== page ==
2Cl- - 2e- => Cl2


Water

Uses and other info

Splitting of water into oxygen and hydrogen gas
Not used that much in industry anymore, as it’s cheaper to produce hydrogen from fossil fuels and oxygen directly from air

Reactions

Overall reaction
2H2O(l) → 2H2(g) + O2(g)

Cathode (reduction): Hydrogen produced
2H+ + 2e− → H2 (g)

Anode (oxidation): Oxygen produced
2H2O(l) → O2(g) + 4H+ + 4e−


Electrolysis of water

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Electrolysis of brine






Electrolysis of molten NaCl

Metal Plating



Last edited by Oscar on Mon May 25, 2009 9:41 am; edited 1 time in total
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Re: CHEMISTRY QUIZZ OF MAY 25

Post  Oscar on Mon May 25, 2009 9:39 am

And for some other review about electrolysis stuff

Electrochemistry – Student handout

Electrodes – the surface on which oxidation and reduction will occur; help electrons enter or leave the cell; there is a constant flow of electrons between the two electrodes outside the cell
Anode – where oxidation occurs Cathode – where reduction occurs

Electrolyte – the medium for the movement of ions within the cell which carries the ionic current inside the battery; it separates the anode from the cathode inside the battery

Electrochemical cells
A device that uses a redox reaction to either produce or use energy; the transfer of electrons of the redox reactions occurs through a metal wire, generating electric current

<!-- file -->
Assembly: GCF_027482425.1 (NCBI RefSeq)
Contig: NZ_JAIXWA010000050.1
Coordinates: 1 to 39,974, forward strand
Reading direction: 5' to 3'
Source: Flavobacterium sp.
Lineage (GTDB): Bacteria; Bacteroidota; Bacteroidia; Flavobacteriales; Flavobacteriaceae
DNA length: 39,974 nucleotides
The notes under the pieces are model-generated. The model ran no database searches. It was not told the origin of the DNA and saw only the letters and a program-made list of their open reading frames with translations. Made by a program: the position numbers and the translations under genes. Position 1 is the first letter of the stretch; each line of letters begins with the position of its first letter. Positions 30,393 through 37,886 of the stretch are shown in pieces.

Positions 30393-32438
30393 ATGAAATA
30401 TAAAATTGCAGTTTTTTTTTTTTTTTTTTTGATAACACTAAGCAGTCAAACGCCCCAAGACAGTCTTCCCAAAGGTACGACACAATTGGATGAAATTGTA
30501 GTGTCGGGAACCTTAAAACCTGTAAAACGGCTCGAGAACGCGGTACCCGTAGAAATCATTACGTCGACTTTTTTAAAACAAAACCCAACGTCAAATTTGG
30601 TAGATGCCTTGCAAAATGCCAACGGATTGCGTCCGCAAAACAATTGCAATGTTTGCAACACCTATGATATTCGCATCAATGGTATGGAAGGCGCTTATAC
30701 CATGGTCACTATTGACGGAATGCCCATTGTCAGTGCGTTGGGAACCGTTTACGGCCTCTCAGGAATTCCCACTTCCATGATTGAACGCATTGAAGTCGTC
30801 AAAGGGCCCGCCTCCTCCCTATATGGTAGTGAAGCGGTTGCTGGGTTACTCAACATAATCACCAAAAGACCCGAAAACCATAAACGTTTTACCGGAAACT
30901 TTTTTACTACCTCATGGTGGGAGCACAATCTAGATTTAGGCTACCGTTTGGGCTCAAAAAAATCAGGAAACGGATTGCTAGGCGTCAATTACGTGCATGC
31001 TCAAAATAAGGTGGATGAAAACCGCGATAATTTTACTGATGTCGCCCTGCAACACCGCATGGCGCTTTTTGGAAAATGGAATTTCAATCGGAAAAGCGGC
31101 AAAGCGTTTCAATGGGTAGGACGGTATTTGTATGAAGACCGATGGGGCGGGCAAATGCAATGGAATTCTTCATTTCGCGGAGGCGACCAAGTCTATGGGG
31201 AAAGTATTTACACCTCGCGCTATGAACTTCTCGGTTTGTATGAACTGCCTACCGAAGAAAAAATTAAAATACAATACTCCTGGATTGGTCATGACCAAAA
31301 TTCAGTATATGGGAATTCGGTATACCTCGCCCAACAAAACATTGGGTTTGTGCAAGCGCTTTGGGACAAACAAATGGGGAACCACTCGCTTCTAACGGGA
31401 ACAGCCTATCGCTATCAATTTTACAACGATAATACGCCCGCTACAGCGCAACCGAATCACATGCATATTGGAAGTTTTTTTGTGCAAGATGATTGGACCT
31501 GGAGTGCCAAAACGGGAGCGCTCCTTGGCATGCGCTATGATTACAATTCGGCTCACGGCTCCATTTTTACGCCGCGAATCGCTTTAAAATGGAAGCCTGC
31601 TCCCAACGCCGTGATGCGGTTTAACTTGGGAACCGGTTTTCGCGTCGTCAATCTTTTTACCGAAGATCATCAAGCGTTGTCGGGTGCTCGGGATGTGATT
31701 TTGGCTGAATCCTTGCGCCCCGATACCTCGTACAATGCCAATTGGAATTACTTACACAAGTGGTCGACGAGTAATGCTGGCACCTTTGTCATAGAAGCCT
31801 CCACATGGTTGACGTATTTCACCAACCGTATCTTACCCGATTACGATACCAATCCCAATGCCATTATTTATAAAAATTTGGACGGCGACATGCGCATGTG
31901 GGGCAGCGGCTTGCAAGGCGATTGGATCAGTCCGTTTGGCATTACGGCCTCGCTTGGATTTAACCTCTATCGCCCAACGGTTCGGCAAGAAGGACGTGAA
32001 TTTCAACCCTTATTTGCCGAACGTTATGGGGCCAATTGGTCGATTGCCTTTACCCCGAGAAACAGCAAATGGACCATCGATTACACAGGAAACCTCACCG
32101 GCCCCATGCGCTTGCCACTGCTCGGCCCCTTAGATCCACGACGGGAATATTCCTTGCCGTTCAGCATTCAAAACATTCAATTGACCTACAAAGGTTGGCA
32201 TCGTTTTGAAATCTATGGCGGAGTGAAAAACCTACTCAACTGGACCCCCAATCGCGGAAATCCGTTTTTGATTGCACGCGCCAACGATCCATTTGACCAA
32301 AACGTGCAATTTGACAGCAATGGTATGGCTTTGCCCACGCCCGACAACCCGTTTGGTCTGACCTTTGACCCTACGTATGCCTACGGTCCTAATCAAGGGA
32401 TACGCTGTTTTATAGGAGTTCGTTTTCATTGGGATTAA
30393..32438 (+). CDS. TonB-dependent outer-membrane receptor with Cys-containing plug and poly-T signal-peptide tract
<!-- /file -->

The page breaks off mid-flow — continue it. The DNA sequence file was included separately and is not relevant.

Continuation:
They are of two types: Voltaic cells and Electrolytic cells


1. Voltaic (Galvanic) cells = batteries
• Electrons are consumed at the cathode (+) and released at the anode (-)
• Produce electricity as a result of a spontaneous redox that releases energy
• Storage of energy in chemical form; they are like small power plants that convert chemical energy into electrical energy
• Batteries have three parts, an anode (-), a cathode (+), and the electrolyte
• The cathode and anode are hooked up to an electrical circuit.
• The chemical reactions in the battery between the electrolyte and the metal at the anode causes a build up of electrons at the anode which results in an electrical difference between the anode and the cathode
• Electrons want to go to a place with fewer electrons, so they travel through the conductive wire to the cathode where they reduce the other metal (powering the device on the way)
• The electrolyte keeps the electrons from going straight from the anode to the cathode within the battery.
• Reactions products accumulate and gradually slow the cell´s action and reduce its voltage with use
• These electrochemical processes change the chemicals in anode and cathode to make them stop supplying electrons

Battery Do's and Don'ts
http://www.energizer.com/learning-center/battery-care/Pages/dos-and-donts.aspx
Do's
• DO only use the size and type of battery specified in the instructions.
• DO insert the batteries properly. Follow the symbols showing the correct way to position the positive (+) and negative (-) ends of the batteries.
• DO keep battery contact surfaces clean by gently rubbing with a clean pencil eraser or cloth.
• DO preserve battery life by switching off a device and removing the batteries when it is not being used, and is not expected to be used for extended periods of time.